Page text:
How to become a developer is a complete ultimate guide for every beginner looking to build a successful career in 2021 avoiding troubles.
Developers are changing the way we do everyday tasks. From web developers creating responsive websites with easy-to-use navigation and a clear number of calls-to-action for faster payments and an exceptional browsing experience to game developers fueling our growing love for games, development jobs are everywhere.
The mobile app development industry is booming as well, with 194 billion app downloads recorded in 2018, up from 178.1 billion in 2017. Experts predict 258 billion downloads by 2022, a 45% increase from five years.
With all of this growth likely to continue for many years to come, now is the time to start your career as a developer.
But what exactly does a developer do? How do you become one? We cover the answers to these questions and more below.
A day in the life of a developer
In a typical workday, developers have many roles, but they are programmers first and foremost since they also write code. However, most of your job is to design the software architecture for business products and services.
From the planning to implementation stages, developers oversee the entire software or web development process. They work closely with programmers, and they guide and direct them in programming languages for use in building an application.
Performing testing procedures, updating product documentation, and customizing available software are other important aspects of this feature. After publication, the developer’s goal is to ensure the program continues to run flawlessly and passes feedback to the developers along the way.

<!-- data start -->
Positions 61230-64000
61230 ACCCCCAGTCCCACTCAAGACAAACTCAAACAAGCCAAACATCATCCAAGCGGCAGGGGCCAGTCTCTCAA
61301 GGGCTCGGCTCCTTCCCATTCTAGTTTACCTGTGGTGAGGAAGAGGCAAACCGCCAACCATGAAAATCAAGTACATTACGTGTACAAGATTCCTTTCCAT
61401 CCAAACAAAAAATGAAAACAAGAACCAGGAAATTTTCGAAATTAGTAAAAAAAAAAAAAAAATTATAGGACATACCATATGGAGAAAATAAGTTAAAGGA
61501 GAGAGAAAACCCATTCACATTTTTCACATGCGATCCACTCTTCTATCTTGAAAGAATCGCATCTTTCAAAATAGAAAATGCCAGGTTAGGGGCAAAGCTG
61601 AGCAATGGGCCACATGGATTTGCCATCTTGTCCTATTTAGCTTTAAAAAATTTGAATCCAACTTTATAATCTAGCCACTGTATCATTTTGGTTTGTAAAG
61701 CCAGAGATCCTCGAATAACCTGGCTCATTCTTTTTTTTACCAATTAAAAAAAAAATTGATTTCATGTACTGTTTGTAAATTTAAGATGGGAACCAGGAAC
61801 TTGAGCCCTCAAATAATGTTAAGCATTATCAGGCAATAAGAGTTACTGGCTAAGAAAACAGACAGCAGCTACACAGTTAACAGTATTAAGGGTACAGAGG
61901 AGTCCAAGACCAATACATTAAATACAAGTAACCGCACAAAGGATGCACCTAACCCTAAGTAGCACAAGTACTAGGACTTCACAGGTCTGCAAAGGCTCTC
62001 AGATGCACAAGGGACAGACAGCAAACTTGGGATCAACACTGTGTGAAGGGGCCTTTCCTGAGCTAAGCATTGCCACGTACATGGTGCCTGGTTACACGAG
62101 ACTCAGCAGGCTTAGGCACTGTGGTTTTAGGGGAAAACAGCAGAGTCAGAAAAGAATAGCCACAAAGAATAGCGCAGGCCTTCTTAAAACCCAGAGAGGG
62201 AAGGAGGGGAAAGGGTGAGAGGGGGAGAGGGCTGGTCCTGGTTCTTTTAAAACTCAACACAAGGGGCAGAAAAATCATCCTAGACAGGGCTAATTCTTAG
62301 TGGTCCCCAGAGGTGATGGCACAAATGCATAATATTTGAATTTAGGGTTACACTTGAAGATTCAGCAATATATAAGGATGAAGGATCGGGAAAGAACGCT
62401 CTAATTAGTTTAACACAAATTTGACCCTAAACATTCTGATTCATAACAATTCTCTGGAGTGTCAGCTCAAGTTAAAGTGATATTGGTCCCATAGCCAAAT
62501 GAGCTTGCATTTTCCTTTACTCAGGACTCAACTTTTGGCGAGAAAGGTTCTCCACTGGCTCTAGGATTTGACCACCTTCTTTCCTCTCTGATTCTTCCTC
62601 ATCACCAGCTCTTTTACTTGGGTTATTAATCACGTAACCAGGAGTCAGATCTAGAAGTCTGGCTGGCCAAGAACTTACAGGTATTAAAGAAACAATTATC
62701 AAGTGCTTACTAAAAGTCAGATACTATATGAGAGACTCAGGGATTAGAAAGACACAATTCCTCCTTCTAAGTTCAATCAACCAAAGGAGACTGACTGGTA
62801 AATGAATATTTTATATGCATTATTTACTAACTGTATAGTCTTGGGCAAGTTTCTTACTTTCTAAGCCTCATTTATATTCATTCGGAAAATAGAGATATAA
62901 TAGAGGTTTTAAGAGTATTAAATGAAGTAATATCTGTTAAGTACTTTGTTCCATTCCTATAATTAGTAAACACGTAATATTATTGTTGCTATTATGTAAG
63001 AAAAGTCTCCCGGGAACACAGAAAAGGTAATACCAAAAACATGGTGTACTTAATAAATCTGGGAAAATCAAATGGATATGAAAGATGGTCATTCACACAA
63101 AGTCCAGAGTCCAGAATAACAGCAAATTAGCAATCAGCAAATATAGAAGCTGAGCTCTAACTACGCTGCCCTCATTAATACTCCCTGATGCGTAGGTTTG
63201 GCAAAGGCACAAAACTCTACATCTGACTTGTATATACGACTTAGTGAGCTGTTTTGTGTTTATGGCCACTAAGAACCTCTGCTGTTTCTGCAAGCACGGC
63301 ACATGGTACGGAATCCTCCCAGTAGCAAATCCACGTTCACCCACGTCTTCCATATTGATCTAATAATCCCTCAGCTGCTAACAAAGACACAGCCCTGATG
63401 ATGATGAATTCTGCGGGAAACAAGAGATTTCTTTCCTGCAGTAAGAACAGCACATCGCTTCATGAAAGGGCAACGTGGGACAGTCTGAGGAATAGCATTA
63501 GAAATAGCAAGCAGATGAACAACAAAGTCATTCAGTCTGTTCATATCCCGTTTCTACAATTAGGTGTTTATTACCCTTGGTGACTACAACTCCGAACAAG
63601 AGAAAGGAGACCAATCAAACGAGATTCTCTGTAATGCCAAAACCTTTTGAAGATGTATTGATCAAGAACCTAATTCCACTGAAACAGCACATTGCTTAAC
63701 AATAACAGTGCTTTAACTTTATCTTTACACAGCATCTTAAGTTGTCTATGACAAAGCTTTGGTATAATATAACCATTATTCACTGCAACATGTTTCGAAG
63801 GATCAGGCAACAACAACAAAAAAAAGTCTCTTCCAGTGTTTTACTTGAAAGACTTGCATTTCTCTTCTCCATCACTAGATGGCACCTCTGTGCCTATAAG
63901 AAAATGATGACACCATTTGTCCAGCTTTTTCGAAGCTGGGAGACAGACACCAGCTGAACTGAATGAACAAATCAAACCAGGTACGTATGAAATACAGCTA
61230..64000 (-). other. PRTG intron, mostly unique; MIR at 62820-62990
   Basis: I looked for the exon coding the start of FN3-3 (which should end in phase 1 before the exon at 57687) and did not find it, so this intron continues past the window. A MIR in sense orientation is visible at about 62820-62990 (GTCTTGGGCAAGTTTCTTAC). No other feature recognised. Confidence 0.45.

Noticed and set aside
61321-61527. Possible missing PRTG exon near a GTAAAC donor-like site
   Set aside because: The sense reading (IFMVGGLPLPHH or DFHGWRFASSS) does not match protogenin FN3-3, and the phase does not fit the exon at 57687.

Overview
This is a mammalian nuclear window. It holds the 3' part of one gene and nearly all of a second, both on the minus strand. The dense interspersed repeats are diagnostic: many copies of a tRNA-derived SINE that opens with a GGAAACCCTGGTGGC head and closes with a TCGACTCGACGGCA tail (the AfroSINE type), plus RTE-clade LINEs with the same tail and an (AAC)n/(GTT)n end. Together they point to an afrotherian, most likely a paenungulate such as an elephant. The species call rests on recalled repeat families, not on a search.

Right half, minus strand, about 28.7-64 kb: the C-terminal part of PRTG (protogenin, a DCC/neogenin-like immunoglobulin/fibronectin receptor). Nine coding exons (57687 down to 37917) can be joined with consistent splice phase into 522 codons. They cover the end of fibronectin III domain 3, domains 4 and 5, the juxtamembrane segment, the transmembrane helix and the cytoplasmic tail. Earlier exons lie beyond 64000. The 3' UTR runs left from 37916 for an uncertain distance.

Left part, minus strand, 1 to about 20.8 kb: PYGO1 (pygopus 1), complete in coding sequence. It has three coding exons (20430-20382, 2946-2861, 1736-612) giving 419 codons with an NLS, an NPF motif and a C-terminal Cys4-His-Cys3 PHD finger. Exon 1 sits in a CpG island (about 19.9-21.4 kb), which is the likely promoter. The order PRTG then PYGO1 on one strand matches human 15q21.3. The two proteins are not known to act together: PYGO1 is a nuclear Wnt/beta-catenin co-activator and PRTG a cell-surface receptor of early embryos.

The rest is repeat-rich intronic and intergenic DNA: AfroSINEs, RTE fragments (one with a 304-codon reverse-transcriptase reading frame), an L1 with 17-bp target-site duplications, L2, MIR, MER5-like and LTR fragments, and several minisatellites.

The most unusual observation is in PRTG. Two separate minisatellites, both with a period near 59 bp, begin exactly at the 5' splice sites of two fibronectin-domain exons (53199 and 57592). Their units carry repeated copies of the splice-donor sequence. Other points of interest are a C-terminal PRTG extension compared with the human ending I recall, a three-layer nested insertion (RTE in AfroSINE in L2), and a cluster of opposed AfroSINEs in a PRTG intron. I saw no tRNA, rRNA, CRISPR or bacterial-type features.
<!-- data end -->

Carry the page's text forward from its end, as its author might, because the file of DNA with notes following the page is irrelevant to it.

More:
How to be hired as a developer?
There are 7 steps to building a successful career in development
Now that you understand the finer details of trading let’s take a look at the seven steps to becoming a developer.
1. Choose a niche
The path to becoming a developer begins with choosing a niche.
There are many options to choose from, so we’ve broken down the different types of developers you’ll often see and a little bit about what they do to help you make an informed decision.
- Front-end web developer: Creates the user interface, aesthetics, and layout of the website, everything that the user sees and interacts with on the web page.
- Backend web developer: allocate websites to the corresponding servers and databases by designing functional logic in between.
- Full Stack Web Developer – Play both front-end and backend developer
- Mobile developer: optimize apps for mobile devices and have complex knowledge of iOS and Android operating systems
- Game Developer – Design and implement interactive gaming experiences on iOS and Android platforms
- Application developer – create custom applications suitable for computers, mobile phones, and tablets
One thing is clear: There is no identical developer turnover. This is also the reason why developers can learn different programming languages. A big part of choosing a programming language to learn is getting familiar with its use case.
For example, Python is an excellent choice for web development, but it does not apply to mobile computing.
Once you have your favorite spot in the right place, you can move to the next step: learning.
2. Learn to program
There are many ways to learn to program.
The traditional method is to obtain an associate’s or bachelor’s degree in computer or software engineering.